Stablecoin Review

Stablecoins are cryptocurrencies which are designed to reduce price volatility. They can be pegged to real-world assets like: fiat currencies, baskets of fiat currencies, precious metals, or collections of assets with a stable value.

There are about 40 stablecoins in circulation, with a marketcap of around 5.7 billion. Another 50 stablecoin projects are either in development, or under review. 89 of these projects can be seen in the google doc file here.

4 “KEY” traits that i look for in a Stablecoin

The 2 types of stablecoins that i prefer include: crypto-collateralized (on-chain) and algorithmically stabilized coins. I like stablecoins that have 4 key traits including: censorship resistance, decentralization, no KYC, and are completely permissionless to use. I want as little risk to my funds as possible!

Most fiat-backed stablecoin issuers retain the ability to freeze a user’s funds. They say that it is to remain compliant with regulations, or in case of a hack. Although the intentions sound good, this has the opportunity to be used maliciously. Thats why my favorite is DAI! DAI operates through a decentralized DAO. It can never be frozen, because its immutable code prevents it!

Source: HRF research

Another reason that i like Dai, is because it is the centerpiece of a new defi ecosystem. This system is exploding with development!

<—The image (left) shows a cool Dai lending integration with Compound.Finance in the Argent wallet. You can start earning 7.75% interest with the Dai Saving Rate (DSR) easily from your wallet.

Developers have also created various flavors of Dai with unique attributes, including Chai and Cherry Dai. These variations of DAI are “wrapped” in protocols that can generate interest and fees via lending protocols, liquidity pools, and interest rate swaps.

Below, I’ve placed ALL stablecoins into 4 main-categories:

  • NOT backed with assets:
  • Non-Collateralized Stablecoins
  • Directly backed with tangible assets:
  • Crypto-Collateralized
  • Commodity Collateralized
  • Fiat backed

Crypto-Collateralized (On-Chain) Stablecoins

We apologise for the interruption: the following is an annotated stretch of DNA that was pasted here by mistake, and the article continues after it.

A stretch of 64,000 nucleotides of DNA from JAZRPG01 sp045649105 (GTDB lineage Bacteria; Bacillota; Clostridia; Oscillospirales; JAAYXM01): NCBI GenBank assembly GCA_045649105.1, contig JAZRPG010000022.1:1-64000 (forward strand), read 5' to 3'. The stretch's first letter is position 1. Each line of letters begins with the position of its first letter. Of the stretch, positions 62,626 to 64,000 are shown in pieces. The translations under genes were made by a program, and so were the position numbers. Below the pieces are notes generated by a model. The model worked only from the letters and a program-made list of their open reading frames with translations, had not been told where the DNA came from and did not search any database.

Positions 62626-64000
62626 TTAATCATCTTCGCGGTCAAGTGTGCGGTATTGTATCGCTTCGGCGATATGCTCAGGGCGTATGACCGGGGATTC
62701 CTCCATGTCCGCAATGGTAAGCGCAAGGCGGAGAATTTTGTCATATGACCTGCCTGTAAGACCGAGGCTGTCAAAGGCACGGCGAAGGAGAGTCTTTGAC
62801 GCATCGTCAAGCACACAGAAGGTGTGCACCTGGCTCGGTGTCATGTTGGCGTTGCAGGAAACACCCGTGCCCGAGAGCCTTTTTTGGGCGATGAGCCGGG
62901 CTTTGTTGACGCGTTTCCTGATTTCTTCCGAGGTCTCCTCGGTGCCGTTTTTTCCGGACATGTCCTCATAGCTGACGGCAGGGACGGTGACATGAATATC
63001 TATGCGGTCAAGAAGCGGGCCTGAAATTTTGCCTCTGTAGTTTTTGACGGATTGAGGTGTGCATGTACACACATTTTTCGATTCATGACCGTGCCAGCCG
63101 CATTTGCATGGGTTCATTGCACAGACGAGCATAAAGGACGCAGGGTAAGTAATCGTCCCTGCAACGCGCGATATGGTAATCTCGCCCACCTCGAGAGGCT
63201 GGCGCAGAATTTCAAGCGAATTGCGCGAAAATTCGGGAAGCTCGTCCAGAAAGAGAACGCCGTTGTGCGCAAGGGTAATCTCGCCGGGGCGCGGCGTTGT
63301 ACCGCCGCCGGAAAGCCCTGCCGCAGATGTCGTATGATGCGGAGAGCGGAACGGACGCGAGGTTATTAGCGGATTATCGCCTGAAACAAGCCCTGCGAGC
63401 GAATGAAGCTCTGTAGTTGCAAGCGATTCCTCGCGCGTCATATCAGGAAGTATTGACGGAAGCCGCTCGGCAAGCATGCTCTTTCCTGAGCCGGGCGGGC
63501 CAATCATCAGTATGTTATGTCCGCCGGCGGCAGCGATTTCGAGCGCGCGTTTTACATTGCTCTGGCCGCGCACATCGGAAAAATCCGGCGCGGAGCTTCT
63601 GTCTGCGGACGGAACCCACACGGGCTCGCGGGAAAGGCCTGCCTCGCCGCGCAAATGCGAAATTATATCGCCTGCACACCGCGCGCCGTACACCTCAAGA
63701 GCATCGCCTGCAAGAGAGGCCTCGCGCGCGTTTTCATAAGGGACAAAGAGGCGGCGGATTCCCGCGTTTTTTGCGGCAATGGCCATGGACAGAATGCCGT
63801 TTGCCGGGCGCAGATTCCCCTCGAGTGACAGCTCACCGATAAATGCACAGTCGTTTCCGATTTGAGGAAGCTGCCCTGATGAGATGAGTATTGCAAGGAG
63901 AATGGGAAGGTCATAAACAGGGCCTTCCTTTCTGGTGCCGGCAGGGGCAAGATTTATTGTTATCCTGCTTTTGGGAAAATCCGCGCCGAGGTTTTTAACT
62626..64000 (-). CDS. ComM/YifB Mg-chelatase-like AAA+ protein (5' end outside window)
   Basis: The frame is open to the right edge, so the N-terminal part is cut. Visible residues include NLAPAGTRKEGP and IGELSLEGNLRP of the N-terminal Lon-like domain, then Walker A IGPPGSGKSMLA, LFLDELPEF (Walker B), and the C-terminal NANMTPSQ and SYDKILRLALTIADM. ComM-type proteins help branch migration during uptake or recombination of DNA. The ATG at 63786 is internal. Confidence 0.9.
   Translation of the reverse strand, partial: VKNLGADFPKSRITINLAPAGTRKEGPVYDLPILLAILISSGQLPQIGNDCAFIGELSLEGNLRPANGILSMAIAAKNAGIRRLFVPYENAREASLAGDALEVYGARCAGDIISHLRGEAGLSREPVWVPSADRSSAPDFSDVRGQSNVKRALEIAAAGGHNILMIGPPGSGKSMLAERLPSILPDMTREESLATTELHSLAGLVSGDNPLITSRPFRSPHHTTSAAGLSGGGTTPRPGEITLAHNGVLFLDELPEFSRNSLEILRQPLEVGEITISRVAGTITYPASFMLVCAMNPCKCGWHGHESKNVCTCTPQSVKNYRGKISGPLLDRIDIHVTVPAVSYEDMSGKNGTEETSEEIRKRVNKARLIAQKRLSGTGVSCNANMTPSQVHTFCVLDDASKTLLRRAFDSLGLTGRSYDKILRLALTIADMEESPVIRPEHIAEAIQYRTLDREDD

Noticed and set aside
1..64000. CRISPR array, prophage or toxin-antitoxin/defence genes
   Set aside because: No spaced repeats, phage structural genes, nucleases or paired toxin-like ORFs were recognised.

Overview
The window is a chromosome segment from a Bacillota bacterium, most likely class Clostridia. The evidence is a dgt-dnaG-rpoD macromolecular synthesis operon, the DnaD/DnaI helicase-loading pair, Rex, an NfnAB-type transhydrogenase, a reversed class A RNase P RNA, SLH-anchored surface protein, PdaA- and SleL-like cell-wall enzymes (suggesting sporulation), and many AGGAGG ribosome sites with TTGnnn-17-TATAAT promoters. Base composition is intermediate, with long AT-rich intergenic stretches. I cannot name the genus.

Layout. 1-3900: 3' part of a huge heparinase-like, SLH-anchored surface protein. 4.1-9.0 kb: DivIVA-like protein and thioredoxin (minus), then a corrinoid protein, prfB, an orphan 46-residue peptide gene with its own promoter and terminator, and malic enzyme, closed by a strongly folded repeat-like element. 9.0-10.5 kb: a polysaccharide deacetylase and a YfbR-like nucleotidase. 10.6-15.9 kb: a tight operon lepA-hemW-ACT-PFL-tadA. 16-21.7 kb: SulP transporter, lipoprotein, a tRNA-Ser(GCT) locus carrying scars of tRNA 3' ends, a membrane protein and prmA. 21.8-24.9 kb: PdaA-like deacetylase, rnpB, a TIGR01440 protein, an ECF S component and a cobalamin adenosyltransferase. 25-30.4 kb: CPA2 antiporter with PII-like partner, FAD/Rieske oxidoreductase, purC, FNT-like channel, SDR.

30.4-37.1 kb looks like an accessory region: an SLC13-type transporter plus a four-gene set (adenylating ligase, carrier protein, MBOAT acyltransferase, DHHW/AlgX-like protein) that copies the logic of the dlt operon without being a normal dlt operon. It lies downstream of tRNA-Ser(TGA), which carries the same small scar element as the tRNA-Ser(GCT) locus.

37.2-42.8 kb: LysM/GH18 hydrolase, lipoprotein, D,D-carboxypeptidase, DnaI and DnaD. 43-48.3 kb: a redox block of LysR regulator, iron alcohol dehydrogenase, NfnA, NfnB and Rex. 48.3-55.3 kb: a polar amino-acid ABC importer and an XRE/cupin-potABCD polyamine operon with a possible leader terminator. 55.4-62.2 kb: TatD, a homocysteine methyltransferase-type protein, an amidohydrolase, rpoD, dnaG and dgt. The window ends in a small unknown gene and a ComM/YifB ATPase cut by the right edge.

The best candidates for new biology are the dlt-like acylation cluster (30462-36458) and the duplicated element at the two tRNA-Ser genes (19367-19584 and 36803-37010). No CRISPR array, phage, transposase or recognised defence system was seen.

DAI – Dai is a ERC-20 stablecoin. It is pegged to USD. Users can mint DAI by creating a collateralized debt position (CDP) on Maker’s Oasis platform.

I like Dai because it’s decentralized, permissionless, and can never be frozen due to its immutable code. It has been able to maintain its stability throughout its short history, even though the price of Ethereum has been very volatile. The stability fee used to maintain its stable value is variable, and will fluctuate due to supply and demand in the market. Currently, the Dai Savings Rate (DSR) is 7.75%.

At the moment, DAI is the second highest marketcap stablecoin at about 97 million dollars. (as of Jan. 2020)

Reserve – The Reserve token is a new stablecoin, with a 2 token model. This project will start in a centralized manner with a goal of implementing 3 phases toward decentralization. It will be stabilized with a diverse portfolio of crypto collateral, and other asset classes.

It uses a two token model, with the Reserve Token (RSV) and the Reserve Rights Token (RSR). RSV is pegged to the US Dollar, while the Reserve Rights Token will fluctuate. RSR “plays a role in stabilizing RSV and confers the cryptographic right to purchase excess Reserve tokens.”

Bitshares – The Bitshares ecosystem uses a stablecoin called a Smartcoin.

SmartCoins are pegged to the value of another asset, such as the USD or precious metals like gold. A SmartCoin’s value is backed by the BitShares core currency, BTS. It is possible to convert smartcoins back to BTS at any time.

Their website states that “in all but the most extreme market conditions, SmartCoins are guaranteed to be worth at least their face value (and perhaps more, in some circumstances)”. Like any other cryptocurrency, SmartCoins are fungible, divisible, and free from any restrictions.

non- collateralized Stablecoins

Non-collateralized stablecoins, like Ampleforth and Carbon, are decentralized, and have no counterparty risk. They share similar stabilization strategies, but the mechanics of how they reduce their volatility are different.

Elastic Supply Stablecoins